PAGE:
Cottage Grove

Residents plant trees in celebration of public lands

DANA MERRYDAY/CHRONICLE PHOTO Residents came out Saturday to support National Public Lands Day by planting trees and shrubs.

COTTAGE GROVE – This past Saturday 35 volunteers joined U.S. Army Corps of Engineers Park Rangers to participate in National Public Lands Day at the Pine Meadows Campground on Cottage Grove Lake. 

Boy Scouts from Troop 140 of Cottage Grove and Troop 60 in Eugene joined the Al Kennedy’s Conservation Crew, and several families who had signed up for a day of celebrating the national treasure of publicly held lands by planting 93 native trees and shrubs.  

It sounds simple, but it’s not just doing some easy digging and dumping a plant in a hole. The ground was hard, rocks and roots impeding progress, the hole needed to be twice as large as the rootball, not too shallow and not too deep. Once the plant had its roots gently fluffed and gingerly set in its hole with the loosened soil, there came the weed cloth, mulch, water, and finally installing a cage to protect it from grazing deer and beavers.

The native plants were chosen for their drought tolerance and especially for their value to wildlife. Chelsie Minor, Army Corps Natural Resource Manager, who organized the project, explained, “People use this campground for three months of the year, but the ecosystem is there for the pollinators, birds, small animals the year round. 

The Fair Family – Jim, right, Monica, back left, Brylee, Brayden, and Roxlynn – said they wanted to help during National Public Lands Day on Saturday, Sept. 25, because they walk their dog in the campground, their “other” backyard. “We feel a part of this land and have participated in the last two year’s NPLD. It’s going to be nice to watch our kids grow and be able to see the plants they planted grow as well,” Monica said.

“The plants we picked have high value in food for butterflies, bees and have berries, nuts, or seeds for the other animals. We sighted the plants to provide a natural boundary between campsites and as they grow some beautiful privacy will develop.”

Among the species planted were Mock Orange, Blue Elderberry, Douglas Spirea, Choke Cherry, Incense Cedar, White Oak, and Red-flowering Current.  

In addition to the usual tool-safety protocols, Covid dictated that masks and family/group division of the work parties were added to the precautions.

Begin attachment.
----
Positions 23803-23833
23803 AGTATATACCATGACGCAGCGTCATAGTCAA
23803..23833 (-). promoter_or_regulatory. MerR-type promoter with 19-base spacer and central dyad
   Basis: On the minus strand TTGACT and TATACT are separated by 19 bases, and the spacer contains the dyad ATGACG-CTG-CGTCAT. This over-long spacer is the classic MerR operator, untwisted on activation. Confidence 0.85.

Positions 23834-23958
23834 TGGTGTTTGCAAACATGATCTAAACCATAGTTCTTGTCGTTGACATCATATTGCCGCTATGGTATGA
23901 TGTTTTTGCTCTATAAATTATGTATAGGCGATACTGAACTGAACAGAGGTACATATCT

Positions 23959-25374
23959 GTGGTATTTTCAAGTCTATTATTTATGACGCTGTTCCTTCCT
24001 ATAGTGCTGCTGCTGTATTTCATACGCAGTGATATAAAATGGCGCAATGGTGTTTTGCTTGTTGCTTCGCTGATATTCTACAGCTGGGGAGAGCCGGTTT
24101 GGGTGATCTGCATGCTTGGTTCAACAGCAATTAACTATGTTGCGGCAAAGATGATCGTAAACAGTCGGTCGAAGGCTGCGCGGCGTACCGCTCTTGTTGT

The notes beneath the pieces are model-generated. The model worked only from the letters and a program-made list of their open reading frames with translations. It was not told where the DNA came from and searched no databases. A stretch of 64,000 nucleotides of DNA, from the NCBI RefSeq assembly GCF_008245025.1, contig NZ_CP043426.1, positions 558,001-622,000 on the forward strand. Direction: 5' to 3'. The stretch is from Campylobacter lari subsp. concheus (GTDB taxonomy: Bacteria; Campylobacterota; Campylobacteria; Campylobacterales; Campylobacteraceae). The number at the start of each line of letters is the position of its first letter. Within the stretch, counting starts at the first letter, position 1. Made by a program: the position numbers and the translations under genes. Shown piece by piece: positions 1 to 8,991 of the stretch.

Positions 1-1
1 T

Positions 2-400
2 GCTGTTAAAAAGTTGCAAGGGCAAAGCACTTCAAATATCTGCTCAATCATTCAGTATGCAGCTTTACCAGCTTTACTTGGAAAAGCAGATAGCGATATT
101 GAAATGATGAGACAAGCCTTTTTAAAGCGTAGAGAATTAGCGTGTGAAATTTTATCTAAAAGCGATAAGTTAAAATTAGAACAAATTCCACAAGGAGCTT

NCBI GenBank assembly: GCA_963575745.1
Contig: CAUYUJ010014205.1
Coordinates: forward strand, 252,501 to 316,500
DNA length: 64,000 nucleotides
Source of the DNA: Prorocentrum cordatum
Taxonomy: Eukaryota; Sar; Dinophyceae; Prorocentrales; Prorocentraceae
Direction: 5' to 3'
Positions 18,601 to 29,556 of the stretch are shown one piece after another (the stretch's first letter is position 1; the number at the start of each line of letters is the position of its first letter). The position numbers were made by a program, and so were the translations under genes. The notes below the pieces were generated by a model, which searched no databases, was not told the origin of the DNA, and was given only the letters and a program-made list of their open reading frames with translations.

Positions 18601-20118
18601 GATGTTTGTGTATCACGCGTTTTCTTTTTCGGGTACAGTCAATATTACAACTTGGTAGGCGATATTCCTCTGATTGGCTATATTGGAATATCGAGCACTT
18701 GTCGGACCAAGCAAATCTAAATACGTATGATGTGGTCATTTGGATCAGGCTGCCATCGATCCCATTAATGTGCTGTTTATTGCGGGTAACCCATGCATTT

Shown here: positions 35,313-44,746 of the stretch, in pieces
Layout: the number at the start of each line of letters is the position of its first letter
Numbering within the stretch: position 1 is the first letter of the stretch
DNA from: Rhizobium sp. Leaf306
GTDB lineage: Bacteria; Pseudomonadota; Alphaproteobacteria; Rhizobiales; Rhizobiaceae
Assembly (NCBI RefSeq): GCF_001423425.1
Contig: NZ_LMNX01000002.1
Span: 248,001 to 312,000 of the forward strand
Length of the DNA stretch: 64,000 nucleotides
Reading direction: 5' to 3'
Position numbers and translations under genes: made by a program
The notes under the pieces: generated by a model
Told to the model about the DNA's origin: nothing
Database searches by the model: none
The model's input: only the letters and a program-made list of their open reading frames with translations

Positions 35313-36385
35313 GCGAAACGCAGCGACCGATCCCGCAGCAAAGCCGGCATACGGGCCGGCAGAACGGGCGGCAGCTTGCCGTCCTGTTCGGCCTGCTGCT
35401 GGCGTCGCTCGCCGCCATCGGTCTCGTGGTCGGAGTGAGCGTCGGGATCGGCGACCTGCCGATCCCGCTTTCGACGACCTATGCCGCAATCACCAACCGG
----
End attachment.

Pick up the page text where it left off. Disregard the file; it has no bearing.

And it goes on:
The Fair Family – Jim, Monica, Brylee, Brayden, and Roxlynn – live close by and often walk their dog in the campground so they were happy to come and give something back to their “other” back yard. “We feel a part of this land and have participated in the last two year’s NPLD. It’s going to be nice to watch our kids grow and be able to see the plants they planted, grow as well,” Monica said.  

The “Rascal” crew out of Creswell, composed of the Oldhams and Ervins and four of their eight grandsons, were proud of their work at their first NPLD. One of the grandkids volunteered that he was used to working because he is part of his family business dealing with wells, pumps, and all things water. They had heard about the project through her job at the Army Corps office and wanted to check it out.  

Besides the joy of doing a good deed, a free overnight stay at the campground was offered to participants.  

National Public Lands Day is the largest single-day volunteer event in the country. Hundreds of thousands of participants gather on the fourth Saturday of September to help improve our National Forests, wildlife habitats, clean up streams, and be able to enjoy being in our natural paradise of publicly held land. The first one was held in 1994 with three federal agencies and 700 volunteers. 

The day of actions has grown considerably since then and is guided by the National Environmental Education Foundation (NEEF). NEEF was founded in 1990 as a congressionally chartered 501-c-3 nonprofit to complement the work of the EPA. One of their core missions is to create opportunities for folks to experience and learn about the environment while also improving the planet’s health.

Our public lands total over 640 million acres, 95% of which are managed by four agencies: The U.S. Forest Service, U.S. Fish & Wildlife Service, The National Park Service, and The Bureau of Land Management (BLM). Federal Lands were first managed by the General Land Office under the Treasury Department, which instead of preserving these lands for future generations, were tasked with giving them away to entice settlers to move west, and that accelerated with the passing of the Homestead Act. It was only after it was realized that forests were being denuded, fish and game populations were dwindling, and that especially beautiful areas should be preserved for all, that this philosophy began to change. This led to establishment of the aforementioned federal agencies to manage different aspects of our natural resources.

Back at Pine Meadows, once all the crews had completed their tasks and the tools gathered, there was a socially distanced group photo with masked smiles and a lot of pride in helping make the world a bit better. Before breaking up, Minor thanked the volunteers and emphasized how essential they are to maintaining public lands. “We really enjoy getting you out to enjoy your land and help make it a bit better. Hopefully you have learned a bit about our native ecosystem today and we invite you back to enjoy seeing what you have done over the years.”



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